Earlier this week, the U.S. Food and Drug Administration (FDA) approved the molecularly targeted therapeutic ribociclib (Kisqali) for use in combination with any aromatase inhibitor for initial treatment of postmenopausal women with a specific subtype of breast cancer: hormone receptor (HR)–positive, HER2-negative, advanced breast cancer.
Cancer arises when the orderly processes that control the multiplication and life span of normal cells go awry. For the approximately three in every four breast cancers diagnosed in the United State that are HR-positive, cancer cell multiplication is fueled by the hormones estrogen and/or progesterone.
Most postmenopausal women diagnosed with advanced HR-positive, HER2-negative breast cancer are treated with antihormone therapies such as an aromatase inhibitor. However, most of these women eventually have disease recurrence as their cancers become resistant to these therapeutics.
Ribociclib is a molecularly targeted therapeutic that blocks the function of two specific proteins that play a role in driving cell multiplication—cyclin-dependent kinase 4 (CDK4) and CDK6. Therefore, researchers set out to test whether adding ribociclib to aromatase inhibitor therapy could delay or prevent the emergence of resistance.
Results from the phase III MONALEESA-2 clinical trial that led to this week’s approval of ribociclib showed that the combination did indeed delay disease progression for postmenopausal women with HR-positive, HER2-negative advanced breast cancer. Specifically, the results, which were published late last year in The New England Journal of Medicine, showed that after 18 months, the progression-free survival rate was 63.0 percent among those randomly assigned ribociclib and letrozole and 42.2 percent among those randomly assigned placebo and letrozole. In addition, the estimated median progression-free survival was 14.7 months for those in the placebo-containing arm and had not been reached for the ribociclib-containing arm.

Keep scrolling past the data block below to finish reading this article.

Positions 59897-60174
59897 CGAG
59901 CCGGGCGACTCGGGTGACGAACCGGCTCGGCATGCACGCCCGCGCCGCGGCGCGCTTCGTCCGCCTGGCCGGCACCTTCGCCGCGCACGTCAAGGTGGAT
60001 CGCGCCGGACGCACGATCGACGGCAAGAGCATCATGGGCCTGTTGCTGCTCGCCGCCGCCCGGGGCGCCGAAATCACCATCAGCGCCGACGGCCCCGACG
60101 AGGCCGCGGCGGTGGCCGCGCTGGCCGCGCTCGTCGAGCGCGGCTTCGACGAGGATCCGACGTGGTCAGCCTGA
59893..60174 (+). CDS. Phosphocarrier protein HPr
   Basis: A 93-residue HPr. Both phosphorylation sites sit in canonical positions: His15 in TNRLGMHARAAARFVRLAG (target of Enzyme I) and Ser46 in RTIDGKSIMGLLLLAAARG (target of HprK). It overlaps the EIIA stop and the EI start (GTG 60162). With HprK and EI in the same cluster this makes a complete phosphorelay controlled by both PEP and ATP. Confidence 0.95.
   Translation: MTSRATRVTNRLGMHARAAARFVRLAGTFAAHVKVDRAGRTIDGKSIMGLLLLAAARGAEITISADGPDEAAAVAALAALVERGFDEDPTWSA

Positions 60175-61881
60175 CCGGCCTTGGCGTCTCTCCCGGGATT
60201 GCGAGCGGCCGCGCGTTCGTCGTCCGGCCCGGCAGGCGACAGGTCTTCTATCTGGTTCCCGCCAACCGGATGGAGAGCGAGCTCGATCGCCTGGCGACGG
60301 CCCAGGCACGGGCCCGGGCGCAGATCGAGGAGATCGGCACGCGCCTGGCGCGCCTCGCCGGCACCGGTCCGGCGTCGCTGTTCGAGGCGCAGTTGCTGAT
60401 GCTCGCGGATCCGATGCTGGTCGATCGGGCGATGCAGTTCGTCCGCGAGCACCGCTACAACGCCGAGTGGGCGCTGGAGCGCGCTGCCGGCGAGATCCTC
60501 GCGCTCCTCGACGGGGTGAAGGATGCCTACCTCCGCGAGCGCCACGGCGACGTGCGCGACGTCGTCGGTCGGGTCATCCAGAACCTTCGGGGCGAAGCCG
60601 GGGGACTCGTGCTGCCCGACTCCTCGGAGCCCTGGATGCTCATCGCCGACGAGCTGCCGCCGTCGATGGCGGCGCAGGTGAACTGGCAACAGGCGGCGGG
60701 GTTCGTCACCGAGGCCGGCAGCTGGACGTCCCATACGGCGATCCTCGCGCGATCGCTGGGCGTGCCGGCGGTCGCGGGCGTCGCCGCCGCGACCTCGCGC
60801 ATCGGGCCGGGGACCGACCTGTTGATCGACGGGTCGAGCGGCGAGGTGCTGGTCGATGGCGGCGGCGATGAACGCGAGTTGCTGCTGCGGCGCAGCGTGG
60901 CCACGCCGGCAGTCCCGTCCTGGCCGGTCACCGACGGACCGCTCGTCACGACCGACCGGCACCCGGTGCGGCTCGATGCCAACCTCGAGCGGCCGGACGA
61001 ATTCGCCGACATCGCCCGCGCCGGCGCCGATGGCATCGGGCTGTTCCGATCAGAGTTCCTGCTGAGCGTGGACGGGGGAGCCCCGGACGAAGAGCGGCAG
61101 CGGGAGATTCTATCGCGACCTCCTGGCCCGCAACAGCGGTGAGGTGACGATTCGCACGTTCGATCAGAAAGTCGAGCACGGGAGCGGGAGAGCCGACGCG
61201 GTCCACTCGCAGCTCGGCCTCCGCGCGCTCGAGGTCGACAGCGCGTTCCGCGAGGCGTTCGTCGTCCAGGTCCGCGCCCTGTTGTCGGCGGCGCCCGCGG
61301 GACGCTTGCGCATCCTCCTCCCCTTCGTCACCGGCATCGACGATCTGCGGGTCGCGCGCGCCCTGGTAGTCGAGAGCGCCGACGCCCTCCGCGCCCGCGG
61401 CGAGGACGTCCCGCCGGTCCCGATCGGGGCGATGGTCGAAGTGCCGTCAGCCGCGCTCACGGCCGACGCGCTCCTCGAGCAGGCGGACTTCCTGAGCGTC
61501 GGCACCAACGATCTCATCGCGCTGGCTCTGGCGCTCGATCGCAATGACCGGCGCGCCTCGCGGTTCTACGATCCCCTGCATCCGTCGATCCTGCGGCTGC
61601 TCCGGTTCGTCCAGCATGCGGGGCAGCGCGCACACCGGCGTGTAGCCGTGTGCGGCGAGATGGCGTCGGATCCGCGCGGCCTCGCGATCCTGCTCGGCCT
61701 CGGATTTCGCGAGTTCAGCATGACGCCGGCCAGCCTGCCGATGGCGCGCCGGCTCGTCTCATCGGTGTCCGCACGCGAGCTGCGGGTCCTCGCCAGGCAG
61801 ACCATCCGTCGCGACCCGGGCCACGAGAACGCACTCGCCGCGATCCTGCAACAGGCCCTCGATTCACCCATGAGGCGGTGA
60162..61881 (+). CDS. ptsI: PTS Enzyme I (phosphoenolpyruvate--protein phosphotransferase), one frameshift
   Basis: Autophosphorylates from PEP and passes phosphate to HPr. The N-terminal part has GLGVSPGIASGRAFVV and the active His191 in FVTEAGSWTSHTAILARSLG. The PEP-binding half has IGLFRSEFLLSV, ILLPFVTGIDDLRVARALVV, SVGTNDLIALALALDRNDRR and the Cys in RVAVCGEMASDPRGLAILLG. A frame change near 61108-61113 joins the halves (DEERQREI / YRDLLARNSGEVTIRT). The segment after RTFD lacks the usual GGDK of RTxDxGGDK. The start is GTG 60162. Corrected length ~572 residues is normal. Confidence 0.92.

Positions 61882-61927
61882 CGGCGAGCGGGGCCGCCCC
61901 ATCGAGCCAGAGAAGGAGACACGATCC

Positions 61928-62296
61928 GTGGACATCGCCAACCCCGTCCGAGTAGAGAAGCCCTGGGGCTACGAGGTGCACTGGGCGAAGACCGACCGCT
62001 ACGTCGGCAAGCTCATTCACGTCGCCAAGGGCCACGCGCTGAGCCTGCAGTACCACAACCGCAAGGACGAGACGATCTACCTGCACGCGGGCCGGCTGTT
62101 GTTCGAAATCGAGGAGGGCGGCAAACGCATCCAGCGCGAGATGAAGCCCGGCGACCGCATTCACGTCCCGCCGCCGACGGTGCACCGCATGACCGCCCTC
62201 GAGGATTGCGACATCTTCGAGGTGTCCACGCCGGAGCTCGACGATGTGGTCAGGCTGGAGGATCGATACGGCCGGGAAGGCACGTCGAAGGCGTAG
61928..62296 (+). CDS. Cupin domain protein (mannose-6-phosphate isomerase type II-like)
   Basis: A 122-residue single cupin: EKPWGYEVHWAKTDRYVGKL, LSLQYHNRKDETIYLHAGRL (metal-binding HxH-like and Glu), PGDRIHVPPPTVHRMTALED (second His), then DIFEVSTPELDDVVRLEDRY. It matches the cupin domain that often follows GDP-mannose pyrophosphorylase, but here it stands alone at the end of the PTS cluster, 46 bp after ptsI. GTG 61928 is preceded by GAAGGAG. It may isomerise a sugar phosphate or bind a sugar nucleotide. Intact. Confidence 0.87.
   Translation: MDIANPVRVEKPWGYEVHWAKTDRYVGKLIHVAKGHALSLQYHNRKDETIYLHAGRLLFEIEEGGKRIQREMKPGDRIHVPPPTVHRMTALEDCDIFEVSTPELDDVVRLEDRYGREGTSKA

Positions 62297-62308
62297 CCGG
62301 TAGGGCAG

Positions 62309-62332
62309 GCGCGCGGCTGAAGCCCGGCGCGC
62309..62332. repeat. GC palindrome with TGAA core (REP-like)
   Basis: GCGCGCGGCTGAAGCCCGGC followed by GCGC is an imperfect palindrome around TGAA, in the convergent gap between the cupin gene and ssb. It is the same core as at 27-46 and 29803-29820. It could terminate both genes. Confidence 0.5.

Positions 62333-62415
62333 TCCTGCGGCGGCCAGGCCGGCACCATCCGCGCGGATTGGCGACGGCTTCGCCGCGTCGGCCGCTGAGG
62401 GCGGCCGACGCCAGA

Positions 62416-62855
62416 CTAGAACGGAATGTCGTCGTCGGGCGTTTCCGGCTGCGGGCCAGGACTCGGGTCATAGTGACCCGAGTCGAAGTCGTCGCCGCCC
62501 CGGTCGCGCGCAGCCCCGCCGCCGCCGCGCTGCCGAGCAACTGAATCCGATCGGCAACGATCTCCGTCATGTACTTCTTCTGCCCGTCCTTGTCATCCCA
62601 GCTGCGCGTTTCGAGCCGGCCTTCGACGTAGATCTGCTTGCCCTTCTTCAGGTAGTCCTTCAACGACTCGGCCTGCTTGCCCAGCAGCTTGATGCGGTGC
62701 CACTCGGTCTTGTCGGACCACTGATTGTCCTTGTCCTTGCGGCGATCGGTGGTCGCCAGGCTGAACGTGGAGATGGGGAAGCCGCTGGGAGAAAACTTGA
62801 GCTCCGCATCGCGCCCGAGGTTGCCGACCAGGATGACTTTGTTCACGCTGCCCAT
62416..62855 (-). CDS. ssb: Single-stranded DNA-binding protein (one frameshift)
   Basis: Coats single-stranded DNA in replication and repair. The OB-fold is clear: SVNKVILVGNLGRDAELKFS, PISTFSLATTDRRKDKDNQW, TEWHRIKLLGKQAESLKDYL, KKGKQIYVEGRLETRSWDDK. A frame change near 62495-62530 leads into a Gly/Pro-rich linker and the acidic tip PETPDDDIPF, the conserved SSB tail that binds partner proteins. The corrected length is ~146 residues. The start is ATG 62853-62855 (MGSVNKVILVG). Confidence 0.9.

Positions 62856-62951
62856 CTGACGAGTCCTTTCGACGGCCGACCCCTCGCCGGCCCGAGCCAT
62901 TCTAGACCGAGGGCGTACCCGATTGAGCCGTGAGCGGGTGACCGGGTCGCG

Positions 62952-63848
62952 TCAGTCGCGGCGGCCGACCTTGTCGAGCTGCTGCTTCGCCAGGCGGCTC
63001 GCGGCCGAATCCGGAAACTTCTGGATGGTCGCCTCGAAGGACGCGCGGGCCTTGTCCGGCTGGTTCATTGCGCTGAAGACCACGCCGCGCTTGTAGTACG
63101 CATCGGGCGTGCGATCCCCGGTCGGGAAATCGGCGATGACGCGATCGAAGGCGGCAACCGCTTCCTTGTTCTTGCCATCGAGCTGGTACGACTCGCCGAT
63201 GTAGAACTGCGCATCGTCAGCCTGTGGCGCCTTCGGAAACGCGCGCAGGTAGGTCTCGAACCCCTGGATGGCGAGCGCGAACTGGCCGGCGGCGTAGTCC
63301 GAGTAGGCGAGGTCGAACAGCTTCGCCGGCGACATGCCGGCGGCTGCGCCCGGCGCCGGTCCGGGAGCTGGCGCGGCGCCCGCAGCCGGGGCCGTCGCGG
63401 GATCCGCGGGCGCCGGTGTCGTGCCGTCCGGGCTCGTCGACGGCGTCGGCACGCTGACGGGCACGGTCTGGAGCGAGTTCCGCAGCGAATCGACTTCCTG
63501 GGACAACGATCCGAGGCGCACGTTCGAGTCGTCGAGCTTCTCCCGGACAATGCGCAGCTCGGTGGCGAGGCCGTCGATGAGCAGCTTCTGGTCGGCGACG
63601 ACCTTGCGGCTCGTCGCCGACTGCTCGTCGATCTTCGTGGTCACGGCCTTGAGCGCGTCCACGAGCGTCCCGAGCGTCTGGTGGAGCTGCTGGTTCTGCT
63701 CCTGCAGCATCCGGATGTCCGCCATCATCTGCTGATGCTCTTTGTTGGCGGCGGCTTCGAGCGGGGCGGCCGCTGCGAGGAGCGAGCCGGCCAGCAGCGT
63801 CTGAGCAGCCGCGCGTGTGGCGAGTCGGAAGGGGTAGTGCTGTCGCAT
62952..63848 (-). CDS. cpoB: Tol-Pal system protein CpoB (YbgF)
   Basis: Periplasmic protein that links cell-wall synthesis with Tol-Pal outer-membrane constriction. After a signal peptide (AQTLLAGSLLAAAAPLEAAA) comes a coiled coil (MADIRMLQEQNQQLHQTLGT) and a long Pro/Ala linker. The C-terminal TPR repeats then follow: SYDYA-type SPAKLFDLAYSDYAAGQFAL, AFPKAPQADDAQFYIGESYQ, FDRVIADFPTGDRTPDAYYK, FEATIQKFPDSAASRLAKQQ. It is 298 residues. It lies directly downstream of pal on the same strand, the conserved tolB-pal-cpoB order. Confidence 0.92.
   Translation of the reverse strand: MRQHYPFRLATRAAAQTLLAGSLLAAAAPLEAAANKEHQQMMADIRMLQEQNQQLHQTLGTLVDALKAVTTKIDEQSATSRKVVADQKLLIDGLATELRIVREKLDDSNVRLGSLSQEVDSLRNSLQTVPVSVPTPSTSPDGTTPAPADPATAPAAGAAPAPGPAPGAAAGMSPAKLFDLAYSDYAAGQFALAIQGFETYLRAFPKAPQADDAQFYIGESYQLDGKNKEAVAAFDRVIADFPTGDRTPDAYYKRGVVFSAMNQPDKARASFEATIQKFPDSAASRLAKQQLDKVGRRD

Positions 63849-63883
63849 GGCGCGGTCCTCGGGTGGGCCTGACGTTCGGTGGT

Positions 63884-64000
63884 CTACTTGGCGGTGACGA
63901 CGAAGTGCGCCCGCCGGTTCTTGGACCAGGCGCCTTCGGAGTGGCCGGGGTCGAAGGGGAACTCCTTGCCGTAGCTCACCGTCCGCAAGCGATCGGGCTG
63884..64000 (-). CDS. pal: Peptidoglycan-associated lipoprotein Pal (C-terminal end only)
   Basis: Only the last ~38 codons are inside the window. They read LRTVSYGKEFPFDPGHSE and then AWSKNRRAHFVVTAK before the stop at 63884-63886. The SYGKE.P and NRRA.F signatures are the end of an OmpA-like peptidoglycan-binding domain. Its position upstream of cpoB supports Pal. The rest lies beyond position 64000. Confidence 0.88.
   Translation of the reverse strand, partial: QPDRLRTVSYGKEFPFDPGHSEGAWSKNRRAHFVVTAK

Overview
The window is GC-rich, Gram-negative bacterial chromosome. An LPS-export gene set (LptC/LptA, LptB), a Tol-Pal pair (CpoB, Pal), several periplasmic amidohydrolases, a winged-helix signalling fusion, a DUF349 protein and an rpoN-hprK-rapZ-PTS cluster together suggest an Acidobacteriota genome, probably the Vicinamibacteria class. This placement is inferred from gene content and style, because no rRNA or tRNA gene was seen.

Ribociclib is the second CDK4/6 inhibitor to be approved by the FDA for use as part of initial treatment for postmenopausal women with advanced HR-positive, HER2-negative breast cancer. As discussed on this blog previously, the first CDK4/6 inhibitor—palbociclib (Ibrance)—was approved for this indication in February 2015; the ability of this molecularly targeted therapeutic to transform the lives of patients for the better is highlighted by the experience of Janet Klein.
To learn more about how Janet is living a good life with stage 4 breast cancer thanks to palbociclib, read her story in the AACR Cancer Progress Report 2015 or watch the video below.
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